The Water-Works of Hartford, Conn.

The Water-Works of Hartford, Conn.

The Board of Water Commissioners of the city of Hartford have, within certain limits, by direct legislative action, all powers necessary for obtaining and maintaining an adequate supply of pure water for the domestic consumption of the city. This is a liberty not enjoyed by the officers of some municipalities, but which in this case has been found to work to the benefit of the city, and to the credit of the various boards which have managed its affairs since the inception of these works, Previous to 1855 the water supply was derived from wells and a few small wooden conduits furnishing little water and under light pressure. During the jears 1854-5 a distributing reservoir was built on the highest land within the then city limits, into which water was pumped from the Connecticut river, something less than one mile distant.

The capacity of these works becoming inadequate, owing to the growth of the city and increased demands from consumers, the quality of the water moreover being questioned, it was decided by a vote of the citizens, October 3, 1864, to adopt a gravity supply, the source to be from the eastern slope of a mountain range west of and distant about six miles front the centre of the city. Il was at that time supposed and asserted that the damming of a small mountain stream would, with the laying of a main pi|e over the intervening distance, afford an ample supply, if not for all time, at least for a long term of years. It did indeed, with one auxiliary storage reservoir and pretty frequent resort to the pumps, which had been kept in working older, answer the more pressing demands of increased consumption till about the yeat 1873; in that year it was determined to develop and increase if possible the water-shed to such extent tlint water from this source could be furnished in abundance, and the use of the pumps at the river lie dis|en*ed with. / Since this time additions have been made to the water-shed,’storage reservoirs, catch ponds and canals constructed, and such arrangements made that the whole of the immediate available water-shed is now developed to its full extent, very little if any of an ordinary year’s rain-fall being wasted. Arrangements for the addition of a large and at present disconnected drainage area are now being made, and it is ex|ietled that constructions more than doubling the present available supply will be completed before their pressing need has been demonstrated by the unanswerable argument of a year’s short supply.

The works for maintenance of supply at the present time are confined to a drainage area of about ten square miles, on which are situated in various localities and at different elevations live storage reservoirs, having a capacity of about 1,200,000,000 gallons, about ten miles of canal and numerous small catch ponds, all arranged in such manner as to distribute the rain-fall according to the various capacities of these different basins, and in most cases allow the drawing off of w ater from any of these reservoirs into the distributing reservoir without passing through other ponded water. The lowest of these live storage reservoirs is also used as a distributing reservoir. Its capacity is 146,000,000 gallons, its area thirty-two acres and it has a depth of thirty-four feet at the gate house. From the distributing reservoir two 20-inch iron mains convey the water to the city. These mains arc laid parallel and about twenty feet apart, and are gated and connected at intervals, so that a uniform flow is maintained in each, or sections of either may be flushed or shut off for repairs without interfering with the city supply.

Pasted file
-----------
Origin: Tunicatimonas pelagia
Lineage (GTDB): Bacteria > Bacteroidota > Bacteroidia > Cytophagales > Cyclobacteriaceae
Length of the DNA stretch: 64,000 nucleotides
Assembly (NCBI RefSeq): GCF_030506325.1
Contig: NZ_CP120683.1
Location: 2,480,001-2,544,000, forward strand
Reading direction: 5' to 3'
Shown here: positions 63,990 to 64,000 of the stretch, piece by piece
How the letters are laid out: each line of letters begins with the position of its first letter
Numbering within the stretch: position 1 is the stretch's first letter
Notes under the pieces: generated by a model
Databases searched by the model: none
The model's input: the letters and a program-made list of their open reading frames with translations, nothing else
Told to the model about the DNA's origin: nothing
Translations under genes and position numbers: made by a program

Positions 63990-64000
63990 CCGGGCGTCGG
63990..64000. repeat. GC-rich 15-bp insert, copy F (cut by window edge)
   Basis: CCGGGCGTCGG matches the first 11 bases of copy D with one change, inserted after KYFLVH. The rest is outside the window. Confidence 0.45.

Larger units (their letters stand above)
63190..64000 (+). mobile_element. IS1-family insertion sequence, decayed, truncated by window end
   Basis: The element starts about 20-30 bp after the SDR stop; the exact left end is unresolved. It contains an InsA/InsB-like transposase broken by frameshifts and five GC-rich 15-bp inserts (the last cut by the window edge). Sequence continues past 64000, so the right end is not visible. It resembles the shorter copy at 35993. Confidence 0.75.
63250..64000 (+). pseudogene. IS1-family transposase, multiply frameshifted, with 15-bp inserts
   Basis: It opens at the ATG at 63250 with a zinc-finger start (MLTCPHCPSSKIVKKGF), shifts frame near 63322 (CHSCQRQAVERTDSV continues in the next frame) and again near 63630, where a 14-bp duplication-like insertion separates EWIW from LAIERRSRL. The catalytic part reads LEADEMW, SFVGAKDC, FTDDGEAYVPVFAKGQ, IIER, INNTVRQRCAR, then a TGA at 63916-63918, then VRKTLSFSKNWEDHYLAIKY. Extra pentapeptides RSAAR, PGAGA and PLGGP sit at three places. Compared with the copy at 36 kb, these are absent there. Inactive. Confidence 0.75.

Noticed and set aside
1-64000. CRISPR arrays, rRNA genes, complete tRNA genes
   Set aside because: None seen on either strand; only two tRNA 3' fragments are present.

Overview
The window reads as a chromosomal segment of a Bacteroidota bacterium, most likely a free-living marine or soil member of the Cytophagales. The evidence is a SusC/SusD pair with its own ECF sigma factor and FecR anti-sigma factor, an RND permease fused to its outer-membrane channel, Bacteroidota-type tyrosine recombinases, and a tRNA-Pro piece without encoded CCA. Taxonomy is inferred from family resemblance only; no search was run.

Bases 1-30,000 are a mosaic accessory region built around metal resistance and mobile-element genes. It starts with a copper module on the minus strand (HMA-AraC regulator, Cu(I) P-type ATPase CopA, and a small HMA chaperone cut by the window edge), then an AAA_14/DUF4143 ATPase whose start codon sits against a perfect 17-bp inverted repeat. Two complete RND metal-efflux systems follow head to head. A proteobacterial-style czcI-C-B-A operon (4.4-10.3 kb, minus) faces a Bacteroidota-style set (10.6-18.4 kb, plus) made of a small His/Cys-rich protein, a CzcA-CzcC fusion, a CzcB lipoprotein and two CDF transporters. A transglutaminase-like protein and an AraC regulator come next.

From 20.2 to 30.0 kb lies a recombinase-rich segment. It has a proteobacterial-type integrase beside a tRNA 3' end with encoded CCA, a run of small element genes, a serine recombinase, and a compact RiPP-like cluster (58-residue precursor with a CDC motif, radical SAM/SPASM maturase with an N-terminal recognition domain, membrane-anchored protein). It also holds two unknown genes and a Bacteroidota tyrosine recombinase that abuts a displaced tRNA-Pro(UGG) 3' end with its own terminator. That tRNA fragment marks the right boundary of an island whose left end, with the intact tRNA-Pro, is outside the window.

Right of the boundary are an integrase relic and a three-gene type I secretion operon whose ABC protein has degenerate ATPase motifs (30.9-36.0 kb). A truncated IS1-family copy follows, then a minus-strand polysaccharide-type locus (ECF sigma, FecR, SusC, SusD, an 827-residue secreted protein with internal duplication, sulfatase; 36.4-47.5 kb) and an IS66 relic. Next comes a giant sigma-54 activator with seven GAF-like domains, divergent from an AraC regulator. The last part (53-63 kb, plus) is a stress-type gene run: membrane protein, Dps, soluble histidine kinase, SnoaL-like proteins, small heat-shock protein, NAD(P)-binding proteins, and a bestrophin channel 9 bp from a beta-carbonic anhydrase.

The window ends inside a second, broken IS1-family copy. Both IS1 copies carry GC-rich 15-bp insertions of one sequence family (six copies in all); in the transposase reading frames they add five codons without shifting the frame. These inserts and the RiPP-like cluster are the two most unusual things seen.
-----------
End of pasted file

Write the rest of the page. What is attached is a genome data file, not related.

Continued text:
By an arrangement of catch |onds at the three waterways entering the distributing reservoir, water from any other reservoir may be intercepted and by ” by passes ” carried around the distributing reservoir and made to enter either or both of the above-mentioned supply mains. These arrangements enable the management to supply direct to the consumer water from any one of the storage reservoirs, and since their introduction no complaint of impure or fishy water has been made. The two supply mains are at various points arranged for flushing, as are also the street mains, of which at present there are about seventy-five miles in use. These are also so arranged as to avoid dead ends and insure as complete circulation as possible.

The total cost of these works has liecn to the present time about $1,800,000. Since 1882 the revenue, w hich is now about $160,000, has exceeded current expenses and cost of new constructions, and such excess has been used in reducing the bonded indebtedness. About $300,000 worth of bonds have been taken up in this manner, the amount now outstanding being about $750 000.

The officers annually elected by the commissioners are a president who must also be a member of the commission and whose duties arc those of presiding officer and superintendent of the various departments; a secretary, acting next to the president, and an engineer in charge of construction and maintenance of supply. The present incumbents of these offices, who have all filled their positions for nearly or about twenty years, are : President, lion. Ezra Clark; secretary, J. S. Chase; engineer, Henry W. Ayres.

Hartford is justly proud of its water supply and exhibits its works with pleasure, claiming to have not only an excellent supply, but to lurnish water at a minimum cost to the consumer as compared with other cities, at the same time accumulating a surplus for the redemption of its own bonds or the enlargement of its present system.

No posts to display